I’ve been wondering lately about a different way of giving script notes. What would happen if you only gave positive notes on a script?
What if you didn’t point out any of the flaws or problems you see in the material and instead pointed out everything you liked.
This joke made me laugh out loud. This scene is really moving. This sequence of beats is very effective.
The writer would know exactly what to keep and everything else in the script would be up for grabs.
Plus the writer would be in a great frame of mind when approaching the next draft. He wouldn’t be all disheartened or focused on what isn’t working. Instead, he’d be concentrating on bringing all the rest of it up to the standard of the best parts of the material.
Those of us who write know how important it is to get the positive feedback. When the notes are all negative it’s easy to lose all faith in the script and your own abilities. The best notes I’ve experienced are the try to balance out ideas for how to improve the material with praise for everything in the script that’s praiseworthy.
In most cases — there are some exceptions, but in most cases — a happy writer writes better and not just better, also faster. Because she doesn’t have to go on a week-long shoe shopping binge. Nor does she waste several days writing from that fuck you place. When a writer feels like the script is going well, she can’t wait to dive in to the next draft.
There’s power in positive notes. That’s clear, that’s obvious.
What I don’t know is whether it is necessary to accompany them with the negative notes. Do you have to point out what’s wrong with the script for it to get fixed?
We’ve all gotten notes that were entirely negative, not a kind word anywhere to be found. And it’s happened on scripts that weren’t total dogs. Sometimes they were crap, but in the heat of production or when a know-nothing exec is on the case, you can easily get a couple of pages of deal with this, deal with that — on a script that may not be fully cooked yet, but is definitely in the right oven.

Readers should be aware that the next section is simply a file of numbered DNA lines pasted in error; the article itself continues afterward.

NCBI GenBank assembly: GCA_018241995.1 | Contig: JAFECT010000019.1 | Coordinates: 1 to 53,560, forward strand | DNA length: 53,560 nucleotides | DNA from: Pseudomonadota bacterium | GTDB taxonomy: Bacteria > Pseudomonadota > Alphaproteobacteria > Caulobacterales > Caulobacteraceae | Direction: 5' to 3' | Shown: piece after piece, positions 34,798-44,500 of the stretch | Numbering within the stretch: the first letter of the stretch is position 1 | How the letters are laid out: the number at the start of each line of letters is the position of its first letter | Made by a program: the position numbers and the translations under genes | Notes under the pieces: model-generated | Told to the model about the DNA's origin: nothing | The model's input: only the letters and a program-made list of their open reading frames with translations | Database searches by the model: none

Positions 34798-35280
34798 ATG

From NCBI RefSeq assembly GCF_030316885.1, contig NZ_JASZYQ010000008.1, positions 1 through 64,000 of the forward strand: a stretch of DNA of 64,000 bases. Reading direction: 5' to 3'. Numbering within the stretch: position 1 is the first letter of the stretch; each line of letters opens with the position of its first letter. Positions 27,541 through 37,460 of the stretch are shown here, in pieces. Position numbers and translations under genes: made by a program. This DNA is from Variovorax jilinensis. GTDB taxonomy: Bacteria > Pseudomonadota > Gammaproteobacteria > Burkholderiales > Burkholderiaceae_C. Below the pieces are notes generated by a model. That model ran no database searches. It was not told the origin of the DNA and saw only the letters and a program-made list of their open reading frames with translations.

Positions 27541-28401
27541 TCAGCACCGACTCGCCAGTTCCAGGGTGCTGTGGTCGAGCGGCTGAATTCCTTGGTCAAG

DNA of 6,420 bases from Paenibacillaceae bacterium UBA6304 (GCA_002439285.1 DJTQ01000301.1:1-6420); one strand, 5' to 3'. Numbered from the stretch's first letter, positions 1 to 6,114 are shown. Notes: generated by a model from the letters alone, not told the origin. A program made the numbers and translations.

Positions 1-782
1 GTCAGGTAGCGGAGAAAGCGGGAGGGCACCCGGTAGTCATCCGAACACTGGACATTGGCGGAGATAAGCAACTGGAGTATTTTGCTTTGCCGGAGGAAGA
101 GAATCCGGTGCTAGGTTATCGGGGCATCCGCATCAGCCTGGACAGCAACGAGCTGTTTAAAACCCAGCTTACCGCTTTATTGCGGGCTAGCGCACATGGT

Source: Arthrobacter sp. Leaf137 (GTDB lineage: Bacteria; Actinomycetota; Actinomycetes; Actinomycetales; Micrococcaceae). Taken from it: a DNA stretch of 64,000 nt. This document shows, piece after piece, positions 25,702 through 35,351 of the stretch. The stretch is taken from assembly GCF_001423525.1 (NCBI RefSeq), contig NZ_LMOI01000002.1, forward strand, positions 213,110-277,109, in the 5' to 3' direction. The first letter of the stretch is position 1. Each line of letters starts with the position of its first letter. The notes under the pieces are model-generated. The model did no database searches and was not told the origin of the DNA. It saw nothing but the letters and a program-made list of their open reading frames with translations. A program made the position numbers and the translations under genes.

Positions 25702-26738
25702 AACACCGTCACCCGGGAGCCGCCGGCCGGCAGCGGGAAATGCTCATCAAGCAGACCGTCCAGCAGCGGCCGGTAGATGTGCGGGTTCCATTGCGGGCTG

So you read the notes and you suck it up and you take another pass. And you dutifully dig into everything, because frankly, you have no idea if any of it is working. Who hasn’t heard oh, where’s that part I liked so much in the last draft? Whatever.
It make take a few more drafts but eventually, you get the script production ready because the process of writing and rewriting works. Even when no one says anything nice.
What if it went the other way? What if you entered the land of Bizarro where all the notes were nice.
First off, you’d feel great and you wouldn’t need to keep the extra strength vitamin I in the top drawer. You wouldn’t care what they were making for subs or whether Denis had put up another post, because your ass would be in the chair and Screenwriter would be the only thing on the monitor.
And you’d WANT do another pass.
Would you fix the flaws? I think you would. I know my motivation would be very strong. I’d be working extra hard because I personally like praise a lot and I’d want more of it. You may not be as neurotic as me, but I think you’d dig it too. So you’d turn your own critical eye on the material and drawing on all your chops because you’d know you were onto something.
To paraphrase Julie Gray, experienced writers kill their darlings even before they’re asked. In other words, writers who’ve been through the grind a few times know how to dig into a script and make substantive changes and they do it, with or without the note.
When I talked this idea over with kh today, she wanted to be able to give neutral notes, as in “I don’t get this part”. But I wonder if you need those kinds of comments either. If the note giver was good, he’d be going through the script carefully, praising everything that had to stay. As the writer, you’d know that anything that didn’t get a gold star could be improved.
But this is just speculation. I’ve never had anything like this happen to me. Have you? Do you think it would work? Or would you rather have the kind of notes that help you find the flaws?